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Give Us Some Credit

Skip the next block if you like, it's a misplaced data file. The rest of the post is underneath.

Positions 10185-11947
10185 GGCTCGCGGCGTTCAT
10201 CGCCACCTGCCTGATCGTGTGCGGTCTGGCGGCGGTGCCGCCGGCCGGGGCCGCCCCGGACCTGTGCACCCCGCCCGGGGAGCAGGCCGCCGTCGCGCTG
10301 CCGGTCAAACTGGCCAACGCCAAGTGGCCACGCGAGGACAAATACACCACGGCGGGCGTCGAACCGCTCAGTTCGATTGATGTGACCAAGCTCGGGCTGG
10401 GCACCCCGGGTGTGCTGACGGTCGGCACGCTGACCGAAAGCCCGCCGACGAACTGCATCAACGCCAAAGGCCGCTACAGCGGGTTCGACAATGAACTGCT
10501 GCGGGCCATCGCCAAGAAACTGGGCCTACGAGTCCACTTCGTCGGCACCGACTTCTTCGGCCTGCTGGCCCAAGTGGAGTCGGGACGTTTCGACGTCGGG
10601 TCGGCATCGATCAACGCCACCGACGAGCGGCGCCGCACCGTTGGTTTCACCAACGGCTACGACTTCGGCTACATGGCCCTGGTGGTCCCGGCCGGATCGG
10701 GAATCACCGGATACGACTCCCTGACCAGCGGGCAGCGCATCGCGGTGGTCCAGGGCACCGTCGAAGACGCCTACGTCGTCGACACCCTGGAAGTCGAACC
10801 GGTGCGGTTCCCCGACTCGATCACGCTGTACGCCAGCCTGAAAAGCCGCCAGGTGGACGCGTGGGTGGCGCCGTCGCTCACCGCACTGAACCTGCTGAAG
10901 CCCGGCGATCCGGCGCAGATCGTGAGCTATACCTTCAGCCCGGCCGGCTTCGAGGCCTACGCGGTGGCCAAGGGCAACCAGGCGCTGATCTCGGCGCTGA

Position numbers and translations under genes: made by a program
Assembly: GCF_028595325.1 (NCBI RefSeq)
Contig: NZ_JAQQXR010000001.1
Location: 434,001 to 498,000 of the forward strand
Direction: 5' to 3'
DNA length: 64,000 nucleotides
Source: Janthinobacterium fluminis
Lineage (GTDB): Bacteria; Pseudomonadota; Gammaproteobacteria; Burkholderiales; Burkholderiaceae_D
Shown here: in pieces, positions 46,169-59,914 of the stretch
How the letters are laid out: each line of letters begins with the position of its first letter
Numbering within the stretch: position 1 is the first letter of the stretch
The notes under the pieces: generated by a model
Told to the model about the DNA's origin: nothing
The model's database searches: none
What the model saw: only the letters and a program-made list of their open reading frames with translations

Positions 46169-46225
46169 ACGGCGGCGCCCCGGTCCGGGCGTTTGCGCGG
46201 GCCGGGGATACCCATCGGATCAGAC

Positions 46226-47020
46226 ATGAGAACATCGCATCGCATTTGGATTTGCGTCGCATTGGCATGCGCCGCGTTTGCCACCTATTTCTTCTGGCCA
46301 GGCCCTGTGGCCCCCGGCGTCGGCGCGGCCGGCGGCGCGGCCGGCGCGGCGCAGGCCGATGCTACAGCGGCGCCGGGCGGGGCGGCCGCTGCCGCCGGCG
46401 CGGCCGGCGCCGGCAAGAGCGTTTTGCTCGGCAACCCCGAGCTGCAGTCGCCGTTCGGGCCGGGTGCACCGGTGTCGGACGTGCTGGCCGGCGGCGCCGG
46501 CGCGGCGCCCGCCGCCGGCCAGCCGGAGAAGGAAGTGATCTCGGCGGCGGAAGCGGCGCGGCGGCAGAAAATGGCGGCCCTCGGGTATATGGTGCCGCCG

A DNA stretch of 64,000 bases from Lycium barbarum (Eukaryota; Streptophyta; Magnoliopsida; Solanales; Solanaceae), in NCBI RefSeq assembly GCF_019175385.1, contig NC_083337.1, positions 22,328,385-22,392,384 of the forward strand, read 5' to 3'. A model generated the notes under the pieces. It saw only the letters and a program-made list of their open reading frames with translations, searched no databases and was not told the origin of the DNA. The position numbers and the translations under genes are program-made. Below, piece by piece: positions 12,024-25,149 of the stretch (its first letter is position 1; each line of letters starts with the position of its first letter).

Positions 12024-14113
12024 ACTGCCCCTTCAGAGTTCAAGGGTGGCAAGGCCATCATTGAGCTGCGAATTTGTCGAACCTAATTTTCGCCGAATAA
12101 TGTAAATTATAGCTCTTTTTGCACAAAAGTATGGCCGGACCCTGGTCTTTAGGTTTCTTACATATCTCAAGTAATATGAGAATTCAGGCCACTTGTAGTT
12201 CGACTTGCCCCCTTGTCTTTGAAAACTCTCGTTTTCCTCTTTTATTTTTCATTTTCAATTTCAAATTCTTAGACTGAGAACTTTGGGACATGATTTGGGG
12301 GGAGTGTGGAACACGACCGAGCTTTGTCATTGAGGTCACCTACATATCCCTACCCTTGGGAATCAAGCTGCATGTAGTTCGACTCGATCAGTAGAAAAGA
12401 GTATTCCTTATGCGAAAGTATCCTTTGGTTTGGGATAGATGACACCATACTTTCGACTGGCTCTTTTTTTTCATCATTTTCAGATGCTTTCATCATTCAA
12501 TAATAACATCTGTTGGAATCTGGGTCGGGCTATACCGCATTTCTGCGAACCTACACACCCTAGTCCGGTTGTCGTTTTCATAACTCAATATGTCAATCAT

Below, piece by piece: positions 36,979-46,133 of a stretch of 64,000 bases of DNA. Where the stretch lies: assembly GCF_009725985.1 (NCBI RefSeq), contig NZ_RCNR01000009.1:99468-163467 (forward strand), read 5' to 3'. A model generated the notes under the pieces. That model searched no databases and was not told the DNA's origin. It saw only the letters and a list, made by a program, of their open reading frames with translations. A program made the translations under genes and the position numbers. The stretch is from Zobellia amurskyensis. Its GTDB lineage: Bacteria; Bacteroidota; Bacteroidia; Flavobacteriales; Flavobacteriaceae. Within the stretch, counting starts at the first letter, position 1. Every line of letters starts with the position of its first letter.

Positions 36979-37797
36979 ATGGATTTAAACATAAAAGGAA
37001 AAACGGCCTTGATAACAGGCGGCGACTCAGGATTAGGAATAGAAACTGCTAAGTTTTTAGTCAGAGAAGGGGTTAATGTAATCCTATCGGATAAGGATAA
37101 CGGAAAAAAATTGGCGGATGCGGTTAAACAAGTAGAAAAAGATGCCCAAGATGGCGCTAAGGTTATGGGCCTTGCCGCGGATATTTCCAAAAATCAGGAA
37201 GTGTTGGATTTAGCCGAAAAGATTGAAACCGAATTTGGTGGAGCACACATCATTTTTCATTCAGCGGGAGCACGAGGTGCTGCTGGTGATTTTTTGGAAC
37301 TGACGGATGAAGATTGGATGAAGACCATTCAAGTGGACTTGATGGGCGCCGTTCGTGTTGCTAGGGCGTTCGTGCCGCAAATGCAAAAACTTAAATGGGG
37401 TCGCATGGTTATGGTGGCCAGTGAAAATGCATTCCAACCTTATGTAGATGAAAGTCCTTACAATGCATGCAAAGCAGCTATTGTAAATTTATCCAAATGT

Without giving women control of their economic future, the empowerment of microloans tends to stop at credit,” says Nancy Barry of Women’s World Banking (WWB), a group of microcredit agencies focused on women. Since the 1970s, microfinance–the system of providing loans as small as $1000 has doled out money and training to revitalize communities. The industry flourished once financiers realized that women, who comprise more than 50% of the world’s poor, are good credit risks. Unfortunately, the result has been a pattern of male-run lending groups shifting the emphasis from sustainable development to profit. Women are working to turn the tide. WWB requires that its affiliates have a majority of women in management positions. But there has been little incentive for others to follow their lead because large donors, such as the World Bank, do not require women’s leadership. So WWB started an “associates” program for agencies that are not yet led by women but are committed to increasing their role. WWB also helped to form the International Coalition on Women and Credit, which encourages poor women to participate in building their country’s financial infrastructure. Meanwhile, Susy Cheston has noticed a change in her funding network, Opportunity International, which has increased its number of women directors and clients. This has empowered women to secure electricity and clean water for their villages and organize child-care cooperatives and community drugstores. Asks Cheston, “Why stop at a loan when we can foster this type of transformation?”

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